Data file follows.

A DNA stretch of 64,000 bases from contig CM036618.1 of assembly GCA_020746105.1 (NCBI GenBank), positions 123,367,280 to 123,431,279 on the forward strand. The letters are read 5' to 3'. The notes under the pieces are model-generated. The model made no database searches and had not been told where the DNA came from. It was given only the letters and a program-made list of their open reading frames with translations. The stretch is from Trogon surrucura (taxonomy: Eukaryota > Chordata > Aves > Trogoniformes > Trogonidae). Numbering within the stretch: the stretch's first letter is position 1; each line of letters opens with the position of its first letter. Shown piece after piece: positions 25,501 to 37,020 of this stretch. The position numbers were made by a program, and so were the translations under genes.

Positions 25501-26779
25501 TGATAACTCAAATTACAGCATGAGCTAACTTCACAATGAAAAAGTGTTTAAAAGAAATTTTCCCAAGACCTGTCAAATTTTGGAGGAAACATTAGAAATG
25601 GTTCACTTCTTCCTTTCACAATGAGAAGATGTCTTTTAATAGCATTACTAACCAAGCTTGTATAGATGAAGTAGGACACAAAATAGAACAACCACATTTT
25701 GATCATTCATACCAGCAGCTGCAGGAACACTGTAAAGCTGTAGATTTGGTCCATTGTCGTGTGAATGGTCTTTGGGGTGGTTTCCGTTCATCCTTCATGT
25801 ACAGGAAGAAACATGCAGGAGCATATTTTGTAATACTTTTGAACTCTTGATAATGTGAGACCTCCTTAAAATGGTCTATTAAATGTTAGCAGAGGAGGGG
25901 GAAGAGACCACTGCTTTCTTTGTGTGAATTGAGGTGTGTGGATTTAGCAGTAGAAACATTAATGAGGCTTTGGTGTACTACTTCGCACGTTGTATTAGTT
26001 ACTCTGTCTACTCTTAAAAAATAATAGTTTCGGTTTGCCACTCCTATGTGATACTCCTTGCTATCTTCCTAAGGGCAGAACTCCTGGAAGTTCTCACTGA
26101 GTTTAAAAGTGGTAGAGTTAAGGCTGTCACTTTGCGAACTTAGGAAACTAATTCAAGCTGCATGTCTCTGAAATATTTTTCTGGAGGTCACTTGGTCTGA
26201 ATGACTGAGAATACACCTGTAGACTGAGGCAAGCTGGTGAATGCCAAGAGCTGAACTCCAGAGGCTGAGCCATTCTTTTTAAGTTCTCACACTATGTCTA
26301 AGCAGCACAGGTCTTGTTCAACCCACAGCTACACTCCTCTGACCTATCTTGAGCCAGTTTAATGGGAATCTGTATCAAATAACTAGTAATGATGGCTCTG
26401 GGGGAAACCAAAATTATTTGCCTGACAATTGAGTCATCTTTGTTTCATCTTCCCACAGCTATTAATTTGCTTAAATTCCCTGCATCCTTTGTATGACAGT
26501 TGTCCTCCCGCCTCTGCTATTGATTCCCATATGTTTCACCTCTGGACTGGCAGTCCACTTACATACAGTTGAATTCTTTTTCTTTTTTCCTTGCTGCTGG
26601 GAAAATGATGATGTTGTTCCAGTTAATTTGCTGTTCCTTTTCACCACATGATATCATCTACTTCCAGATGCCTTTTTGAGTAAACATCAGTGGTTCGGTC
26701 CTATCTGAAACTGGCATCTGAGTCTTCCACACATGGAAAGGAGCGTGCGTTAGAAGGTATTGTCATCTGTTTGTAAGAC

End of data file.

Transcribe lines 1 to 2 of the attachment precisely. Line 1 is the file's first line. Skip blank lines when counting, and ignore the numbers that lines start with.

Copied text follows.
A DNA stretch of 64,000 bases from contig CM036618.1 of assembly GCA_020746105.1 (NCBI GenBank), positions 123,367,280 to 123,431,279 on the forward strand. The letters are read 5' to 3'. The notes under the pieces are model-generated. The model made no database searches and had not been told where the DNA came from. It was given only the letters and a program-made list of their open reading frames with translations. The stretch is from Trogon surrucura (taxonomy: Eukaryota > Chordata > Aves > Trogoniformes > Trogonidae). Numbering within the stretch: the stretch's first letter is position 1; each line of letters opens with the position of its first letter. Shown piece after piece: positions 25,501 to 37,020 of this stretch. The position numbers were made by a program, and so were the translations under genes.

Positions 25501-26779